So of course we love him, and are spending hundreds of dollars a month on food and allergy serum... but the more people buy from places like that, the more they breed.

simple supply and demand.

But I digress, save a life from a shelter....
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Old 06-02-2014, 05:10 PM   #8 
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Quote:
Originally Posted by jaysee View Post
My point here is that there are A LOT of good dogs out there that need homes. Unless you are breeding to fill a niche demand (hunting, or propagation of specific breeds like Tibetan mastiffs or whatever), I just can't see the justification of bringing more dogs into the world when we already have such a vast surplus. Granted, rescues aren't for everyone....however, there are puppies that need to be rescued too.
Couldn't have said it better.
I am not anti-breeders per se. Just anti irresponsible breeders and pro adoption. I have a few friends here who are able to foster rescue dogs until they get adopted. It's heart breaking to see how many they can't save.

My LFS lost my business when I saw how they were treating their fish. Terrible conditions. Now I go to Petco for everything when I would normally shop locally. It's across town but I can't support a business who treats animals that poorly.
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Old 06-02-2014, 05:35 PM   #9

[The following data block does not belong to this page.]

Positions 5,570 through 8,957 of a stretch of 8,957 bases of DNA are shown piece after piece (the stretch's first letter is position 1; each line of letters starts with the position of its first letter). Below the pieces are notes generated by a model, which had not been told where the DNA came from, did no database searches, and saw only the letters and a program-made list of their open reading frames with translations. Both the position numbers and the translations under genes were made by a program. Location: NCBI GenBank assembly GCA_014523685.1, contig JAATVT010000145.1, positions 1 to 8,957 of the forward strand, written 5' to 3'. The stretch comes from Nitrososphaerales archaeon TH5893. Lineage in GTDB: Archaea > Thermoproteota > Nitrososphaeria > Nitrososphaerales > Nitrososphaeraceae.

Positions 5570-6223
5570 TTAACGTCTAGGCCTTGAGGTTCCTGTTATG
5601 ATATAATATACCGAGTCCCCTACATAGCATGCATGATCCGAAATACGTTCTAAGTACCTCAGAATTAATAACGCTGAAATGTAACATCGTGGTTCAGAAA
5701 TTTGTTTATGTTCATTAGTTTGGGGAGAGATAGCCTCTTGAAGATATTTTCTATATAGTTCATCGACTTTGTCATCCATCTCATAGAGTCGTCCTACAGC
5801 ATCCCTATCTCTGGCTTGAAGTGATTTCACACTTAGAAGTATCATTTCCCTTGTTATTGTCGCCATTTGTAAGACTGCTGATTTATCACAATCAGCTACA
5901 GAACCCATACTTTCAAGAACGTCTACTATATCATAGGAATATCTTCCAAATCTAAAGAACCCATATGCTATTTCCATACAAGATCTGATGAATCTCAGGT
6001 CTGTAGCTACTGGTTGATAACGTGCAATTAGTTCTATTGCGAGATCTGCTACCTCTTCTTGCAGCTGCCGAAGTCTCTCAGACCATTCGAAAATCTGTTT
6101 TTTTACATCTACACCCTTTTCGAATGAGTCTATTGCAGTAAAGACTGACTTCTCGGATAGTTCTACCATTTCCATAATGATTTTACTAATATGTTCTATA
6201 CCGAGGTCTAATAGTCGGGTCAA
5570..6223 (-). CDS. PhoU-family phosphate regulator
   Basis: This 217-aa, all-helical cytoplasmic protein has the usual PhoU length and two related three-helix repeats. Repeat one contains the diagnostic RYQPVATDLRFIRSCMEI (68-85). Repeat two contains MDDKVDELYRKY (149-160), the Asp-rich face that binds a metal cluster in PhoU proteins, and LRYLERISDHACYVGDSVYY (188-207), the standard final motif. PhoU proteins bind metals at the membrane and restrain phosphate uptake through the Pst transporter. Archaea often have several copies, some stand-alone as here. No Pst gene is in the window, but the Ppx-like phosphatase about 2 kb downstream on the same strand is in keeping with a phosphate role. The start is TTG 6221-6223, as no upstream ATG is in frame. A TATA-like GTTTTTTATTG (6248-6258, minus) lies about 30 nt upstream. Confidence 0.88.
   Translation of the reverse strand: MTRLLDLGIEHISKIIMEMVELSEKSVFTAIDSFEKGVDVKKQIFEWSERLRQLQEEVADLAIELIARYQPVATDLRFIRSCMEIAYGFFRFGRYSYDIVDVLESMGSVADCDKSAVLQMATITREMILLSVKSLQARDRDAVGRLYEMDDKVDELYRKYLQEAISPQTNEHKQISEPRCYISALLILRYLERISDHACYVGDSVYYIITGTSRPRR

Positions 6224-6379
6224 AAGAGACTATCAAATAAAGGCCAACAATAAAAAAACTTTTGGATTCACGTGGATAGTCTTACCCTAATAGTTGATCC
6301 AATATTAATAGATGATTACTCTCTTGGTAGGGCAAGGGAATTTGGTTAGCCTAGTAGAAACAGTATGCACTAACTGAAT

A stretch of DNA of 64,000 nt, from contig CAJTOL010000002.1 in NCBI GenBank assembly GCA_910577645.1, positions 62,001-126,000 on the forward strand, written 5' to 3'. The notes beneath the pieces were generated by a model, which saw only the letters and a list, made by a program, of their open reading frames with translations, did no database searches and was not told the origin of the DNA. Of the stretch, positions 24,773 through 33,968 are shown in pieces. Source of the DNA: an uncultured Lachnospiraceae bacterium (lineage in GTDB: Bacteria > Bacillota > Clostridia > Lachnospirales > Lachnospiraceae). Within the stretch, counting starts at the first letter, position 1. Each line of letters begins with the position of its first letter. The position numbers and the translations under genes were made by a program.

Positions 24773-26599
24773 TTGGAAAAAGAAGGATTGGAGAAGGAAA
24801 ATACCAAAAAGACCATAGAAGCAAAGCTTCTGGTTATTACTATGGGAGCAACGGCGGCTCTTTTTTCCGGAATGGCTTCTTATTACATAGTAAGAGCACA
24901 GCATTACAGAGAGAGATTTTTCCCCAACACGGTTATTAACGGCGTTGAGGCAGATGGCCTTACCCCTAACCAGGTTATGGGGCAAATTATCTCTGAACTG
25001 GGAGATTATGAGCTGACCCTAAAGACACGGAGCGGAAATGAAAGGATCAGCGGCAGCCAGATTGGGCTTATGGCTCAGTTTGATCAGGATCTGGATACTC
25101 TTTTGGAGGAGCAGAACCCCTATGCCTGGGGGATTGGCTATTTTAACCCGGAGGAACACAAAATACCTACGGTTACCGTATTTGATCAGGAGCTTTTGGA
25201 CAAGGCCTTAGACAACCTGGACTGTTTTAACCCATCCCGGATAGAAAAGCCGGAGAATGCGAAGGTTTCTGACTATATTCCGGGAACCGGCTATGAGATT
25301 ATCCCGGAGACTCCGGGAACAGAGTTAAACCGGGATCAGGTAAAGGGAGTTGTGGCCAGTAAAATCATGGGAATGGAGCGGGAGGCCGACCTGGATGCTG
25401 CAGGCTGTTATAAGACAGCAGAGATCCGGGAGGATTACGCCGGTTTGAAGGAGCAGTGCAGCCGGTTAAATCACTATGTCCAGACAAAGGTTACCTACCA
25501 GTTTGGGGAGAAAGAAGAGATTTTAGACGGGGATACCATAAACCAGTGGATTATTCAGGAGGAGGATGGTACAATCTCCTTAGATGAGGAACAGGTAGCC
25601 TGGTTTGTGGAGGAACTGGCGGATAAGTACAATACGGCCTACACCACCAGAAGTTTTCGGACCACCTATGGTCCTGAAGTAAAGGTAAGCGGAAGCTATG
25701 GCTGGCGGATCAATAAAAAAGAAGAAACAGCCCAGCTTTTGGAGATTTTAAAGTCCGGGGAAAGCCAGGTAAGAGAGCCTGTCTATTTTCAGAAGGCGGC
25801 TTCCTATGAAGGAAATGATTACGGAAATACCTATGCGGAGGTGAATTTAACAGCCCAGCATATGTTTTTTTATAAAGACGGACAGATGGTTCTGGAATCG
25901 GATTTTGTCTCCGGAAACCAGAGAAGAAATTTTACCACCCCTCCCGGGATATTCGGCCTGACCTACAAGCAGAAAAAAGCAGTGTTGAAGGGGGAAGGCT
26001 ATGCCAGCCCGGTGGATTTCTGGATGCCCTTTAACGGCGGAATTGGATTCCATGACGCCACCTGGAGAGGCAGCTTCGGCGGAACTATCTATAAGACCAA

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Point taken.

Then there's cases where people have bought a dog from what they thought was a breeder website and when they went to the airport, there was no dog.

It's happened to several people and one guy in New York actually tracked down the person who took his money. After that experience he recommended if people buy a dog from a breeder, meet the person face-to face.

I've actually seen some nice bettas for sale online but my biggest concern would be picking up the fish and it was DOA even if the seller offered a replacement or a refund.
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Old 06-02-2014, 06:24 PM   #10 
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I was over on a dog forum this morning (I think it's affiliated/linked to from this forum) and there were people asking about what sort of flack those with purebred dogs get from other owners and I was surprised by how many said they had.

We own three purebred German Shepherds and no one has ever reproached me about my decision to purchase a puppy from a breeder while dogs languish in shelters. I suppose this may be because everyone is too busy trying to run away from our dogs to get too close.